(Reuters) - Wal-Mart Stores Inc (WMT.N) expects sales to grow throughout this year and next, as the world’s largest retailer keeps enticing shoppers, especially those on limited budgets, with smaller new stores, ecommerce and lower prices.
Wal-Mart also said on Wednesday that it plans to add roughly the same amount of store space in fiscal 2014 as it has planned for fiscal 2013, and will still open more supercenters than smaller stores in the United States, its largest market.
The retailer also touted strong sales at U.S. grocery stores and a big start to holiday layaway sales, Its shares close 1.7 percent higher at $75.42 after jumping to an all-time high of $76.81 during the annual meeting with analysts and investors.
Shares came off session highs after Chief Financial Officer Charles Holley forecast 5 percent to 7 percent sales growth for fiscal 2014. That matched but did not exceed the growth forecast for the current fiscal year 2013 ending in January.
In the year since the last investor meeting, Wal-Mart’s U.S. arm, by far its largest business, has rebounded from a prolonged slump. At the same time, its international operations have come under scrutiny following a New York Times article in April about alleged bribery at its Mexican unit.
Walmart plans to more than double the number of its Neighborhood Market grocery stores in the United States by fiscal 2016, putting more pressure on grocers such as Kroger Co (KR.N), Safeway Inc SWY.N and Supervalu Inc (SVU.N).
Smaller than supercenters and focused on groceries, the stores have become more profitable as Walmart has added more. Sales at existing Neighborhood Market stores have grown in excess of 5 percent, or double the overall Walmart U.S. rate, as shoppers find them more convenient.
“They kind of have the keys to the castle now,” Susquehanna Financial Group analyst Bob Summers, who has a “buy” rating on Wal-Mart, said of the Neighborhood Market format.
Walmart should have more than 240 Neighborhood Market stores by the end of fiscal 2013 and more than 500 by fiscal 2016, ultimately adding more than $10 billion in sales, U.S. Chief Executive Bill Simon said.
While Wal-Mart is not planning for a deep decline in GDP or consumer spending, if the economy were to get worse, Wal-Mart believes it is in a good position as it continues to lower costs, improve productivity and cut prices.
“Even if we go into a more difficult economy, all that does is position us even stronger,” CEO Mike Duke said.
Shares of Wal-Mart are up 20.1 percent since just before the New York Times story was published, compared with a 2.4 percent increase in the Dow Jones industrial average .DJI, of which they are a component.
Walmart U.S. is preparing for a strong holiday season, ordering twice as many Apple Inc (AAPL.O) iPads and other tablet computers as last year. It started offering layaway in mid-September, a month earlier than in 2011. Layaway allows shoppers to put certain items on hold and pay for them over time.
Walmart has lined up $400 million in U.S. layaway sales in less than a month, half of the amount shoppers put on hold for all of the 2011 holiday season.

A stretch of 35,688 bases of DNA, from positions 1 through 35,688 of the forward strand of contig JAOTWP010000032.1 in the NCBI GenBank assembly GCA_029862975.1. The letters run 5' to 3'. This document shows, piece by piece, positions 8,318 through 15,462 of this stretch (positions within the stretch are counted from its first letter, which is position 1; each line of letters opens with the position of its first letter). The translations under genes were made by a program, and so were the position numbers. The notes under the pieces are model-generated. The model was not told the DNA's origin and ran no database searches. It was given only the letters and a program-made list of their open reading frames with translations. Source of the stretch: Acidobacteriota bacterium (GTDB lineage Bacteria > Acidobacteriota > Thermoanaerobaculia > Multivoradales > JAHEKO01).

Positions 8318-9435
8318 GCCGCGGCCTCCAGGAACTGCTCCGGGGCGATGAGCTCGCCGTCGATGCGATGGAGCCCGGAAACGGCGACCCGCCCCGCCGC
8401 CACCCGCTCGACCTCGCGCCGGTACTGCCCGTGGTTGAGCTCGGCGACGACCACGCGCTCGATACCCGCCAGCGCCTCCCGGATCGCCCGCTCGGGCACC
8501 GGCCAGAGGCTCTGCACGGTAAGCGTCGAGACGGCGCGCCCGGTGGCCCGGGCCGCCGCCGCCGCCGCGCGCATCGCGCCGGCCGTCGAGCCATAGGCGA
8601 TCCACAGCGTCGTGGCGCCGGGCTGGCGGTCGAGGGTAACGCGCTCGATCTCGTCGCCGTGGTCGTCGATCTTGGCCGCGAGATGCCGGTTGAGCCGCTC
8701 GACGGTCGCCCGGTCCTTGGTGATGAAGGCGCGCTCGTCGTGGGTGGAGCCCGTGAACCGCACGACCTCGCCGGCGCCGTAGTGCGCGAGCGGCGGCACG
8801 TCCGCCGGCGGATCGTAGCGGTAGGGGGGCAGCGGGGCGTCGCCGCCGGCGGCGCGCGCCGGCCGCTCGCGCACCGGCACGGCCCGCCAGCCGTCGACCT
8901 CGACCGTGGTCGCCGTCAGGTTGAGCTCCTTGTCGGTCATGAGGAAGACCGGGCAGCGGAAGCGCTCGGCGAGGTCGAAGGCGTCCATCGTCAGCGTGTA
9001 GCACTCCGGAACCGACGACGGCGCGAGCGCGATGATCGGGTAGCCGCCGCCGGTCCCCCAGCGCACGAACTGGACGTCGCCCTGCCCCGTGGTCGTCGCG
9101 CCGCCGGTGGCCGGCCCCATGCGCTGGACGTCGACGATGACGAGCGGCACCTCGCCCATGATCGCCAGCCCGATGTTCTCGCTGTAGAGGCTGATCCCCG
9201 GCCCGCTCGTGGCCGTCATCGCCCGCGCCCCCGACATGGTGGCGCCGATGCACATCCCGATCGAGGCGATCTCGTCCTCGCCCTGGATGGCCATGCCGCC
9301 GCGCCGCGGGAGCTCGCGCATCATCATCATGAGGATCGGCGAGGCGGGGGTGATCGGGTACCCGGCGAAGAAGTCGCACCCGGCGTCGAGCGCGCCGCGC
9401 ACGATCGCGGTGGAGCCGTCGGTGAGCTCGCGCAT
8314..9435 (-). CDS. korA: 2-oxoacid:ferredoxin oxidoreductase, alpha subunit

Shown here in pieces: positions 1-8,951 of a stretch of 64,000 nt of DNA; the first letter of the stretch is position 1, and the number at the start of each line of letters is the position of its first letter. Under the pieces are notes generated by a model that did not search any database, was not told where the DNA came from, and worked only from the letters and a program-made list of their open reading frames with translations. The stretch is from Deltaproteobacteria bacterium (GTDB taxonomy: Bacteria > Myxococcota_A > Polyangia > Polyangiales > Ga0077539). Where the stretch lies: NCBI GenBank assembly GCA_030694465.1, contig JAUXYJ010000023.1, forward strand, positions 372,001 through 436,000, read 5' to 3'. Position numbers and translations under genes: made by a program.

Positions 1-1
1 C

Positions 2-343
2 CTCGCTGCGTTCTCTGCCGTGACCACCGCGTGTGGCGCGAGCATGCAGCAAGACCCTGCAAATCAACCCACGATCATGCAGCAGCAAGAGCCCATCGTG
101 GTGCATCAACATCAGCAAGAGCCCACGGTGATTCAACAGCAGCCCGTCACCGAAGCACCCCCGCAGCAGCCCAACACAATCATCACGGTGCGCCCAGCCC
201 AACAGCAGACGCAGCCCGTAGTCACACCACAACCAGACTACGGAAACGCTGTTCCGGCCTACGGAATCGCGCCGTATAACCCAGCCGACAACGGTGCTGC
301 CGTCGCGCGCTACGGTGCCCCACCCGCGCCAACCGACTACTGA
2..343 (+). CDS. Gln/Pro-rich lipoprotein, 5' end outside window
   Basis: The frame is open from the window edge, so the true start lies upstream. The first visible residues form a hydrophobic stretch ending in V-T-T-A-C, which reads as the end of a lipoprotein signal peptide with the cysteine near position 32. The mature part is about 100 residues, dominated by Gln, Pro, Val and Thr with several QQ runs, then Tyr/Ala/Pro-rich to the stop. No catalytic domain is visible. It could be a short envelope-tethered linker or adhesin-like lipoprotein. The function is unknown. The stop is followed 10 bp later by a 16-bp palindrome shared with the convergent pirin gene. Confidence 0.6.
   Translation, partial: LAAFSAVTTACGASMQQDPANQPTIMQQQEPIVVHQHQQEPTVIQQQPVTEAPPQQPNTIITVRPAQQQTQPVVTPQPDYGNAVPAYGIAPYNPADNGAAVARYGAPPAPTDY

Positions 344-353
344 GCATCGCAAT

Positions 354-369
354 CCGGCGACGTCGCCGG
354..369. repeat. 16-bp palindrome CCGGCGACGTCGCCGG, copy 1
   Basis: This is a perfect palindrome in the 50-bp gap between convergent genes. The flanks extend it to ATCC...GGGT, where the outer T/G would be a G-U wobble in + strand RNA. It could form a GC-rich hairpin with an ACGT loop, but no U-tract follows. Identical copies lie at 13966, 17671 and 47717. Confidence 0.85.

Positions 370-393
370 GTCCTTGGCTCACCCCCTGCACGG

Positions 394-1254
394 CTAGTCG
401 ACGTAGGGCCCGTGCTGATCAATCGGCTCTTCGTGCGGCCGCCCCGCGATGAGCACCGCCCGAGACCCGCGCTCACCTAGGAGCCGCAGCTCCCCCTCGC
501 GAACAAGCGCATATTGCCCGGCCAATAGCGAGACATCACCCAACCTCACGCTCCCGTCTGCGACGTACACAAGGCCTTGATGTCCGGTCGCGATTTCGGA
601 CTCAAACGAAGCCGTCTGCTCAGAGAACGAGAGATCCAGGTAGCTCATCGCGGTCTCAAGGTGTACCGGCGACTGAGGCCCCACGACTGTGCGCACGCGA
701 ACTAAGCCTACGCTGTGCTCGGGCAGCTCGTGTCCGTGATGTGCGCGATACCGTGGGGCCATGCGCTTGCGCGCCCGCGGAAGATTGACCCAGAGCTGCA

“They could conceivably do 50 percent more layaway this year than they did last year,” which has the potential to add half a percentage point to same-store sales growth, said Summers.
Walmart U.S. has posted four consecutive quarters of same-store sales growth after nine straight quarterly declines, though the pace of growth slowed to 2.2 percent in the second quarter from 2.6 percent in the first quarter. The pace of quarterly same-store sales growth still trails competitors such as Target Corp (TGT.N) and Dollar General Corp (DG.N).
Plans for Walmart U.S. this holiday season include offering sale prices on certain toys on Tuesdays based on weekend feedback from social media. At the Sam’s Club warehouse chain, holiday season plans include selling Children’s Place (PLCE.O) merchandise and the company is testing higher-priced membership fees in Texas along with cash rewards.
Ecommerce is growing with efforts such as letting shoppers buy online and pay in stores with cash, yet is still a small part of the giant company. Wal-Mart’s ecommerce sales should total $9 billion next year, excluding acquisitions, while Wal-Mart rang up nearly $444 billion in total sales in fiscal 2012.
Walmart International plans to add 21 million to 23 million square feet of store space in fiscal 2013, down from an original target of 30 million to 33 million. It plans to add another 20 million to 22 million square feet of store space in fiscal 2014.
Walmart U.S. plans to add roughly 205 stores this year, and about 220 to 240 in fiscal 2014. Sam’s Club plans to open 9 stores this year and 10 to 15 next year.
Overall, Wal-Mart plans to add 36 million to 40 million retail square feet in fiscal 2014 on top of 36 million to 39 million square feet this year. As it cuts costs, capital expenditures should total $12 billion to $13 billion in fiscal 2014, down from $12.6 billion to $13.5 billion this year.
The company plans to give its fiscal 2014 profit forecast in February when it reports first-quarter results.
Editing by Gerald E. McCormick, Matthew Lewis, Tim Dobbyn, Phil Berlowitz and David Gregorio